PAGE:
This project will obtain spatial and long-term pollutant load information from the Root River watershed in Southeast Minnesota. To accomplish this, the Fillmore Soil and Water Conservation District (SWCD) will assist the MPCA with water quality monitoring and annual pollutant loading calculations. Approximately 25 grab samples will be collected/site/year at 5 sites within the Root River watershed (totaling 125 grab samples/year). Annual load calculations for each site will be determined using the FLUX32 model.
The Winona County Soil and Water Conservation District (SWCD) developed this project to help reduce the amount of pathogens and nutrients generated by livestock from reaching surface waters and groundwater by targeting feedlots located in areas that are highly susceptible to groundwater pollution and sinkhole formation.
Peer Engineering, Inc. (Peer) will evaluate and recommend to MPCA groundwater monitoring staff prospective sites/locations for the installation of groundwater monitoring wells to evaluate contaminant/pollutant concentrations from various sources. Peer will oversee the installation of monitoring wells by retaining a state drilling contractor or preparing bid documents to retain well driller through the Department of Administration. Superfund staff will assist in the project by providing oversight of contractual requirements and provide technical assistance as needed.
This project will build network and the skill set of local resource professionals to do effective civic engagement work for water restoration and protection in Southeast Minnesota. The cohort will be administered through the Southeast Minnesota Water Resources Board (SE MN WRB) which is an area wide Joint Powers Board (JPB) established to help improve and protect the water resources of the area through coordinating local water planning efforts. This JPB has successfully administered water quality grants in the past that have positively impacted the water resources of this region.
This project will identify and compile existing nitrate data from groundwaters and surface waters in the Lower Mississippi Basin (LMB) generally and focus on the Root River Watershed. The purpose is to investigate the quantity and quality of existing nitrate data, and to organize it for use in comprehensive watershed strategy development (including assessment, TMDL computation and identification and study of nitrate sources and delivery mechanisms).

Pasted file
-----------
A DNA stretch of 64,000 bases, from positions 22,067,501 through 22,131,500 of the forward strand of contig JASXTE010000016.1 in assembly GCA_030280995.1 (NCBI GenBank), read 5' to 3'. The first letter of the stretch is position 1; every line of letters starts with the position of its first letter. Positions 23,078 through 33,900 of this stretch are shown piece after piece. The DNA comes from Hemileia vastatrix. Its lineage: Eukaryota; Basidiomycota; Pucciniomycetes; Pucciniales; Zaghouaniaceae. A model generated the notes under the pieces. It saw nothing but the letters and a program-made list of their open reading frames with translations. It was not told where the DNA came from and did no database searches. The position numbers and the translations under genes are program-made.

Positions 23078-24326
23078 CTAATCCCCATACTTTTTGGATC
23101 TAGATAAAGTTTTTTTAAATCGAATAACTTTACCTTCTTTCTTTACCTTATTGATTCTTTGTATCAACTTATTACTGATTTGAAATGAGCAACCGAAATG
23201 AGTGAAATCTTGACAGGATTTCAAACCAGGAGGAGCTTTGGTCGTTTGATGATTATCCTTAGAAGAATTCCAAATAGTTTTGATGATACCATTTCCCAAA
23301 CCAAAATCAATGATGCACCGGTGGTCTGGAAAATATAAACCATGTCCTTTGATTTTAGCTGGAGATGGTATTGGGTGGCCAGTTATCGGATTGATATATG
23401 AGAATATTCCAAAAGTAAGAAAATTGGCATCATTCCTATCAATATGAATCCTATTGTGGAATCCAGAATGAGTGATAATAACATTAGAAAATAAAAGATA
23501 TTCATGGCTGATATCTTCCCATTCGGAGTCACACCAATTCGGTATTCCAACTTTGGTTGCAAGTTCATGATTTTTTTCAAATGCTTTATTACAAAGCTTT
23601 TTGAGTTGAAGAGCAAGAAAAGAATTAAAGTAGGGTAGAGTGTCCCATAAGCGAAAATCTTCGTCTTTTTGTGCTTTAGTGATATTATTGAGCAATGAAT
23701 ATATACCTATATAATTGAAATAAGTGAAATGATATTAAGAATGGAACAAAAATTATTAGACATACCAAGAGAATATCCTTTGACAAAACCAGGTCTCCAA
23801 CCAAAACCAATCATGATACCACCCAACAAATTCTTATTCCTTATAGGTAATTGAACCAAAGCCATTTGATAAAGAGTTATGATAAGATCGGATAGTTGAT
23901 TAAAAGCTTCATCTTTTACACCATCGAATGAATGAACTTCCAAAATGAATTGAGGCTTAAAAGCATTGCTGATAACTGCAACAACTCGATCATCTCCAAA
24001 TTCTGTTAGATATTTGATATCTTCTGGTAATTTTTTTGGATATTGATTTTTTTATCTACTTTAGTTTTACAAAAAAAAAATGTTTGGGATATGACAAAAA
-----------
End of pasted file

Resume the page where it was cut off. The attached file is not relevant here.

LEQA is a Minnesota Department of Agriculture (MDA) program to help livestock producers address, using a non-regulatory approach, the unique water quality issues on their farms. The MDA has contracted with Ag Resource Strategies, LLC, to recruit farmers to enroll in the LEQA program. The company trains technicians to assess different areas of each farms, such as the farmstead, livestock facilities, fields and wooded areas. The technicians then develop an environmental assessment and identify financial assistance for these projects.
Ninety percent of the land in Mower County is used for agriculture. The County ranks 10th and 13th in the State for corn and bean production, making much of the land vulnerable to erosion due to the planting of row crop. As a result, streams and ditches in the county see high sediment loads.
Regionally, nitrate nitrogen concentrations are continuing to increase in both surface water and ground water based on monitoring data. The increasing trends are thought to be attributable to over application of manure and commercial nutrients on row-cropped fields. In order for nitrate concentrations to decrease, nutrient management is needed throughout the basin. Two nutrient management specialists will assist landowners in the eleven-county Southeast Minnesota Area with writing nutrient management plans and implementing conservation practices for manure and fertilizer use.
TMDL project in the Root River Watershed that will support surface water assessment, analysis of data, interpretation of southeast Minnesota's karst landscape, stressor identification, TMDL computation, source assessment, and implementation planning.
The lack of sewage treatment in some small communities in Southeast Minnesota is causing surface water and groundwater pollution. Fourteen of these communities will be the target of the technical assistance provided by this project. These communities have community or individual straight pipes discharging raw sewage directly into the environment;surfacing sewage or have sewage contaminating groundwater.
The goal of this project is to investigate nitrate transport and the sources of nitrate in karst for more effective implementation of best management practices that will reduce nitrate concentrations in ground and surface water.